The point is that people are evil by nature, mixing whatever they want to believe about the world good or bad. We all need to push on purpose (and I would argue divine intervention) to be decent people or by default we end up justifying our own selfishness. Next…the criteria for historicity. 1- Supporting docs. 2-Conflicting docs. 3- time after event info is recorded. The bible not only meets this standard but is the best example of the ancient world. Go look it up, I’m not writing as much as you guys. Homer, Alexander the great’s biography, Julius Caesar and so on…all considered rock solid with anywhere from 10 to 643 supporting docs and written 400 to 1000 years later. The new testament alone has over 24000 supporting docs and were written 15 to 40 years after the fact and some by eye witnesses. I’ll even give you 70 – 100 years if you want because that’s a common claim but the writings clearly talk about life in Jerusalem before the destruction in 70 AD. Either way, to doubt the historicity of the bible is to do so based on an irrational bias and not on scientific historicity (partially quoting EM Blaiklock). Historians around the world don’t seem to have the problems you’re having with the bible. In fact, it has been said by many that if the bible was considered a secular writing, this discussion would never come up. As far as extra biblical sources there are plenty. Some you have named (good job) but there are many others talking about the life, death and even the Resurrection and the expansion of Christianity as if it is common knowledge. Some were considered enemies of Christianity  You know what we don’t find are writings disputing these events though.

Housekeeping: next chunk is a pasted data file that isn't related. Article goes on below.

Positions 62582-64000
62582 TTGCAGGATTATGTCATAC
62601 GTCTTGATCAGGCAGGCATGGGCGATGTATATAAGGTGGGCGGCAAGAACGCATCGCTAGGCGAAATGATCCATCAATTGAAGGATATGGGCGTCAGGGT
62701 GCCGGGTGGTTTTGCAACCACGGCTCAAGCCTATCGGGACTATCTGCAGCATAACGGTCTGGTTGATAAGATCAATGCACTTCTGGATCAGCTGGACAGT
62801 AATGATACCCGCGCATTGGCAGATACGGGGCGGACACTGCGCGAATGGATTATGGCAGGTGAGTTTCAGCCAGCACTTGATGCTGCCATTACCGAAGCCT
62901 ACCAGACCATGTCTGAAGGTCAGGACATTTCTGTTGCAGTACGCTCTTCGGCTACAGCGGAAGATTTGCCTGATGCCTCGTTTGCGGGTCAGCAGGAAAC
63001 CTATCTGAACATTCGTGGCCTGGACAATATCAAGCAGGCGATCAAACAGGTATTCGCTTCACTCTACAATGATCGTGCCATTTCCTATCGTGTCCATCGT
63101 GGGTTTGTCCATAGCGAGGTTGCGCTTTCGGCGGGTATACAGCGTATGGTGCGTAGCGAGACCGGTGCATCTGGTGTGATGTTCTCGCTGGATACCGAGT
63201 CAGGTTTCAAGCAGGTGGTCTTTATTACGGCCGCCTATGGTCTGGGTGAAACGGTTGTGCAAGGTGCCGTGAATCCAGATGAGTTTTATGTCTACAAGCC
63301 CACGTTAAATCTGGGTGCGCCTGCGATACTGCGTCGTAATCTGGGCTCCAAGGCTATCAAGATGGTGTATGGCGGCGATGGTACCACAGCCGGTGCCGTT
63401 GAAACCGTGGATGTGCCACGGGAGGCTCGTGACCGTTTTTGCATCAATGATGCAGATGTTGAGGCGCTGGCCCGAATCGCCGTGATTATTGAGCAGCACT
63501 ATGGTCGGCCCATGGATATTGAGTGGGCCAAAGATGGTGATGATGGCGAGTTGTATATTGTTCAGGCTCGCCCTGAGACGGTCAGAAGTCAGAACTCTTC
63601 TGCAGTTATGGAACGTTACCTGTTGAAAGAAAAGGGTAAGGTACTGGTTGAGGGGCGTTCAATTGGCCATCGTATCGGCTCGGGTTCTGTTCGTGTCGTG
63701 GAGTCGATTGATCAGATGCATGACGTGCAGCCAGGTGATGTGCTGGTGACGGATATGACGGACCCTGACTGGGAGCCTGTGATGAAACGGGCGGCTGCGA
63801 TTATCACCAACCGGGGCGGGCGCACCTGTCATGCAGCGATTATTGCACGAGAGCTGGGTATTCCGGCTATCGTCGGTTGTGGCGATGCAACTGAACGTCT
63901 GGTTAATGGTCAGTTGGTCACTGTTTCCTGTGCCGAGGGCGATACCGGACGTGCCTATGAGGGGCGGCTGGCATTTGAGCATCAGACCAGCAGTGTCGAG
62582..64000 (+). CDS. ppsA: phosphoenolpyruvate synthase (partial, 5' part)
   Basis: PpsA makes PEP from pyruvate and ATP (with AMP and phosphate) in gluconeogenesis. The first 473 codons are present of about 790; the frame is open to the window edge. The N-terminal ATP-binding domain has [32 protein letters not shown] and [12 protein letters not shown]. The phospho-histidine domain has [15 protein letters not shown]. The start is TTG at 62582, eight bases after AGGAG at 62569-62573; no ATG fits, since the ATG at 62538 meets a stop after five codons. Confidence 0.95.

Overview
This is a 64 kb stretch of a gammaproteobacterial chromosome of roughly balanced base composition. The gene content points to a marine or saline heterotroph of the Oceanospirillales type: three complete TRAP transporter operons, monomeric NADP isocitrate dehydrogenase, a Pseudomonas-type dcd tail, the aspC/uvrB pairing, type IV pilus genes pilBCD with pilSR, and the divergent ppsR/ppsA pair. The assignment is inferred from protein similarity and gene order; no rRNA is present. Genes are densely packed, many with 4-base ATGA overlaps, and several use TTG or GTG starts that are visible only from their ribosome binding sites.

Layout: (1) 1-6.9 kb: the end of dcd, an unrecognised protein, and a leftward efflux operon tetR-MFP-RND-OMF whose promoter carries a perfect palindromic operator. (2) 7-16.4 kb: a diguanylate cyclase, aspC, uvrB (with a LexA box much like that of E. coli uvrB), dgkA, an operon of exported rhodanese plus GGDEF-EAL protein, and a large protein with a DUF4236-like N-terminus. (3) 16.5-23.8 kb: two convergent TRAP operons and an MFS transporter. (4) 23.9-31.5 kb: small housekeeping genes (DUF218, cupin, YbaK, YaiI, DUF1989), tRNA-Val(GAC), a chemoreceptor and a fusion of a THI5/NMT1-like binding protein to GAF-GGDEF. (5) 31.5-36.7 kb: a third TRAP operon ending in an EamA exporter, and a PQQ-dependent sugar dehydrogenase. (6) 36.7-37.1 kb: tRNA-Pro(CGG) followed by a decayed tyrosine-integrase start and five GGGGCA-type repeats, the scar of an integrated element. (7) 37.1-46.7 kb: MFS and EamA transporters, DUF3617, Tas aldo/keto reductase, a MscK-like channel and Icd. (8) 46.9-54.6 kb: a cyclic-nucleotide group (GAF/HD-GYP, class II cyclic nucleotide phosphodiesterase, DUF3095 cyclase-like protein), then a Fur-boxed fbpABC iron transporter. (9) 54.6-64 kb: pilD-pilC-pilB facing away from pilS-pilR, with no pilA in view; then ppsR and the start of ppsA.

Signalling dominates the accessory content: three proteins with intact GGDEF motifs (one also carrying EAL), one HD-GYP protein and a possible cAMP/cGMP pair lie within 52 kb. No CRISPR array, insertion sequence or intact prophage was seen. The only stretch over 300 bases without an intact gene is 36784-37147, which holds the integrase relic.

First off the major problem with the opening of this comment would seem to be obvious, if people are evil by nature, as this comment’s author states, and we are the creation of a god who created us in it’s image then it follows that an evil god created us as evil beings on purpose. While I’m sure this isn’t the position the author would take, it would explain quite a lot about the measurable effects of  Christian Theism on the history and sociology of the world. If you assert that god is real, and god is perfect the idea that god is evil does fill in quite a lot of the logical holes that pop up when you propose that god is real, benevolent and perfect.